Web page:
There was good and bad in 2012, as it is every year.
The good was the return of the ‘heroine’. Several mainstream films gave the leading ladies parts that required them to do more than just simper or dance.
The bad was the ridiculous 100 crore benchmark to determine the success (or lack thereof) of a film. While nobody denies the importance of box-office returns, but if money becomes the sole criterion for the existence of a film, then we are in for a series of really bad films that are made just to cross that mark—Housefull 2 would definitely lead the pack. The 100-crore benchmark is also making stars more competitive and is generally creating unpleasantness.
In spite of the biggies ruling the power centre of the film industry, in 2102, there were some films made with artistic integrity, which reached a mass audience, and perhaps opened doors for other filmmakers who wanted to make non-formula films. Sujoy Ghosh’s Kahaani, Shoojit Sircar’s Vicky Donor, Tigmanshu Dhulia’s Paan Singh Tomar, Gauri Shinde’s English Vinglish, and Umesh Shukla’s Oh My God were good examples of films that were so different that they deserved to succeed.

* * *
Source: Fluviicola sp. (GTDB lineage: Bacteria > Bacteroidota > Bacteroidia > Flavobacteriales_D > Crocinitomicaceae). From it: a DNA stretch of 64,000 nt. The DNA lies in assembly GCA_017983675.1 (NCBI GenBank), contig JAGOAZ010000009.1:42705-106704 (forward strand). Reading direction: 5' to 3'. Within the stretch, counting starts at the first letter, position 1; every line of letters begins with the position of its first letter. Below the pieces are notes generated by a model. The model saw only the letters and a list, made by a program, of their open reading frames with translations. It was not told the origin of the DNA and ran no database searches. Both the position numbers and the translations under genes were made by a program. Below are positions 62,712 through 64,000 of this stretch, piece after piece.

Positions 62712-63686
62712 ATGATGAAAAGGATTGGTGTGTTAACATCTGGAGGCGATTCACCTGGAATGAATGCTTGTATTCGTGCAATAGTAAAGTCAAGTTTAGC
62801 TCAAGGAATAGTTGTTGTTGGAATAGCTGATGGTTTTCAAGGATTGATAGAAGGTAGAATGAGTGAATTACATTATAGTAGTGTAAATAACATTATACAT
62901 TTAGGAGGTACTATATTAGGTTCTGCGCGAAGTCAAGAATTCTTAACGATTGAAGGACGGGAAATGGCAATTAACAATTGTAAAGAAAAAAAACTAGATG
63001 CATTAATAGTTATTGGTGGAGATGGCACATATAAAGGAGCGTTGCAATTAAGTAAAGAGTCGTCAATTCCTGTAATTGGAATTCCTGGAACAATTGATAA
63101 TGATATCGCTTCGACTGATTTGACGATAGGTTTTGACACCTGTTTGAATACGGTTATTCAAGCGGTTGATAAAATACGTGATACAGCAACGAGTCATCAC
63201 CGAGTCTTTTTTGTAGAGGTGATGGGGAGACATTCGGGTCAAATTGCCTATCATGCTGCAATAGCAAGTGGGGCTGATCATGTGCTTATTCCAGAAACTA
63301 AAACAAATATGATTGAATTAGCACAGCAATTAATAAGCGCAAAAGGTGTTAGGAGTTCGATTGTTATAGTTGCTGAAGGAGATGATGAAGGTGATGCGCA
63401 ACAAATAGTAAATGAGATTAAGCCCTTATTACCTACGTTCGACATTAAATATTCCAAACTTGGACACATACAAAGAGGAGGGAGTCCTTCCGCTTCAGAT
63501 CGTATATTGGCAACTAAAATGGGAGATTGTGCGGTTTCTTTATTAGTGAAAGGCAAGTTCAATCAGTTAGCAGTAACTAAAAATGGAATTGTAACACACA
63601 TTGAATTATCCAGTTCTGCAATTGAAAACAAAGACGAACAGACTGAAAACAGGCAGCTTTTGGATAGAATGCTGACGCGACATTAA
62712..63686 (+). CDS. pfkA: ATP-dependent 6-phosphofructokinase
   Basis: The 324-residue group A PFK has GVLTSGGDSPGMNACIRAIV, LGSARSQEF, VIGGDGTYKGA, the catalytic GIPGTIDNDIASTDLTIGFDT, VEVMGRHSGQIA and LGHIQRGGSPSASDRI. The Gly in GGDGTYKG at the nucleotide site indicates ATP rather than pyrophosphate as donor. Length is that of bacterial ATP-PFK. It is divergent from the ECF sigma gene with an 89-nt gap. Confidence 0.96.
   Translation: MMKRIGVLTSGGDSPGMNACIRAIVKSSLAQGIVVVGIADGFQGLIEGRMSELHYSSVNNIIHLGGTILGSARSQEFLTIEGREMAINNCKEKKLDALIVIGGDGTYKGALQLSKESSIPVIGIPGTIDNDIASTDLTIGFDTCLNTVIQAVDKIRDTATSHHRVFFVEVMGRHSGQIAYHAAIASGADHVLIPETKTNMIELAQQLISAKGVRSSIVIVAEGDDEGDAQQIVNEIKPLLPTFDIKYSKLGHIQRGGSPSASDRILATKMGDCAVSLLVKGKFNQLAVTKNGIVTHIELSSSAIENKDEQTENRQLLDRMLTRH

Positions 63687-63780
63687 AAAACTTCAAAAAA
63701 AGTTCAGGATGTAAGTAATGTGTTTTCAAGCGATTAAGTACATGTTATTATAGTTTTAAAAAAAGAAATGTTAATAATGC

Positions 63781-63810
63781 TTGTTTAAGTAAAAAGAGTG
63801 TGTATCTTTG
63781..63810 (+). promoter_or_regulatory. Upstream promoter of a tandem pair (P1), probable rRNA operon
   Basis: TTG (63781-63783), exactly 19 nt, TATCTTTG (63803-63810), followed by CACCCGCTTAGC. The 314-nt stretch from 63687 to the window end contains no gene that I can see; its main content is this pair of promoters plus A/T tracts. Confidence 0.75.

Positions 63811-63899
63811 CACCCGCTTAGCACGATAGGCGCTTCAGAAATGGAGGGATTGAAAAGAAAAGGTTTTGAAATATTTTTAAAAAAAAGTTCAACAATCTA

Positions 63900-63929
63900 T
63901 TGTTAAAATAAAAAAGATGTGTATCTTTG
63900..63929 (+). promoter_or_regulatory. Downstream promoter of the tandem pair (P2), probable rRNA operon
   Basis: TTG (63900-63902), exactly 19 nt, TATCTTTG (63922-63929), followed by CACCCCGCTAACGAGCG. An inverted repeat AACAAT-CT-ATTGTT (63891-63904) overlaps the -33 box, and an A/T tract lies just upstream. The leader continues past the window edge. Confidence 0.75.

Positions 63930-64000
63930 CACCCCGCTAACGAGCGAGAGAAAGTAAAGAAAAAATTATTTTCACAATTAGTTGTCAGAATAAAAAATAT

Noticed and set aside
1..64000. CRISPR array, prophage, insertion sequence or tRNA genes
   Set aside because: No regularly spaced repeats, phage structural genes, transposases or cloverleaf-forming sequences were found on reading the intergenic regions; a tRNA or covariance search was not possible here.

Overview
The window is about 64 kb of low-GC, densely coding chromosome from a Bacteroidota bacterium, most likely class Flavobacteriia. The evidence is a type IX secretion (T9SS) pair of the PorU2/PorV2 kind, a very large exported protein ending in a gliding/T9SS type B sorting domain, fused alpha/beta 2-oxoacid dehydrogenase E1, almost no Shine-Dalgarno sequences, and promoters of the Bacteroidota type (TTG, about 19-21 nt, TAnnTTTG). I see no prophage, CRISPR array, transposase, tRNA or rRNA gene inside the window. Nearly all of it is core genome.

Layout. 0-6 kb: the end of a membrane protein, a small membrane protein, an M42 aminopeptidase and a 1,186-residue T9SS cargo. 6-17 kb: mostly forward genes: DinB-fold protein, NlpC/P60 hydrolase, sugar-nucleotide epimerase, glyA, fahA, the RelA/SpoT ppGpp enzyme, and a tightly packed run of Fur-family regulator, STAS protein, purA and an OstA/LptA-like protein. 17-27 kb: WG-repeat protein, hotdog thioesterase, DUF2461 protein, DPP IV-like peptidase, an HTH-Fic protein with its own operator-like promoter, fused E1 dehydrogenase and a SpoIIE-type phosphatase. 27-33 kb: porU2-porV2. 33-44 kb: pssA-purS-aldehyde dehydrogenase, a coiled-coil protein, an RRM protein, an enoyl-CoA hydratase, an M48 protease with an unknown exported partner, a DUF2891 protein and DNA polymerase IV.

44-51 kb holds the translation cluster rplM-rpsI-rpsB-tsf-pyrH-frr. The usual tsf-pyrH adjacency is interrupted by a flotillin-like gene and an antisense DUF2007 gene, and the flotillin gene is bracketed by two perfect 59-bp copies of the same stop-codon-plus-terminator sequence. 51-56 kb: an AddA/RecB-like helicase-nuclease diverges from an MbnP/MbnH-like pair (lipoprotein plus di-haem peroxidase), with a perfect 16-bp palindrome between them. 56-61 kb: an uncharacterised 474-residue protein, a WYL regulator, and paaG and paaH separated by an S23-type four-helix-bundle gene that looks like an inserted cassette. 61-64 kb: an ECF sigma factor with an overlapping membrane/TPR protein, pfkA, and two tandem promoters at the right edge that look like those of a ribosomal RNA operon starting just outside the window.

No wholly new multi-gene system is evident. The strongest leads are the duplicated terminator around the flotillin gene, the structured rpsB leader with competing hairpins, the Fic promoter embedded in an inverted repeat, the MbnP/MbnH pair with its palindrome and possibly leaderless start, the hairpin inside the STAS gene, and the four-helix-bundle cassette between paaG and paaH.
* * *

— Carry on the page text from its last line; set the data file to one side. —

Vidya Balan in Kahaani is the star of the year – she played a non-glamorous character, and such a memorable one. Most years, when award time comes around the best actress and best supporting actress categories feature walkovers, simply because there aren’t any great roles for women. But in 2012 apart from Vidya, there’s Sridevi in English Vinglish, Priyanka Chopra and Ileana D’Cruz in Barfi,Parineeti Chopra in Ishaqzaade, Kareena Kapoor in Heroine, Deepika Padukone and Diana Penty in Cocktail, Richa Chadda in Gangs of Wasseypur, Rani Mukerji in Talaash (unfortunately Aiyya was a letdown) all deserving recognition for their performances.
Apart from Ranbir Kapoor in Barfi, Aamir Khan in Talaash, Ayushhman Khurana in Vicky Donor, Irrfan Khan in Paan Singh Tomar and maybe Shah Rukh Khan in Jab Tak Hai Jaan, what did the men do except flex muscle and do a bit of comedy? The find of the year, however, was Nawazuddin Siddiqui, who did a small part in Kahaani, but by the time Gangs of Wasseypur was out, he was a star. Karan Johar introduced three newcomers in Student of the Year – Alia Bhatt, Varun Dhawan and Siddharth Malhotra, a talented bunch but from a typical Bollywood ‘hot bod’ mould.
The duds of the year were highly hyped films like Joker, Players, Agent Vinod, Depatment, Tezz, that not even big budgets and A-list stars could save. Sometimes, a star is not enough!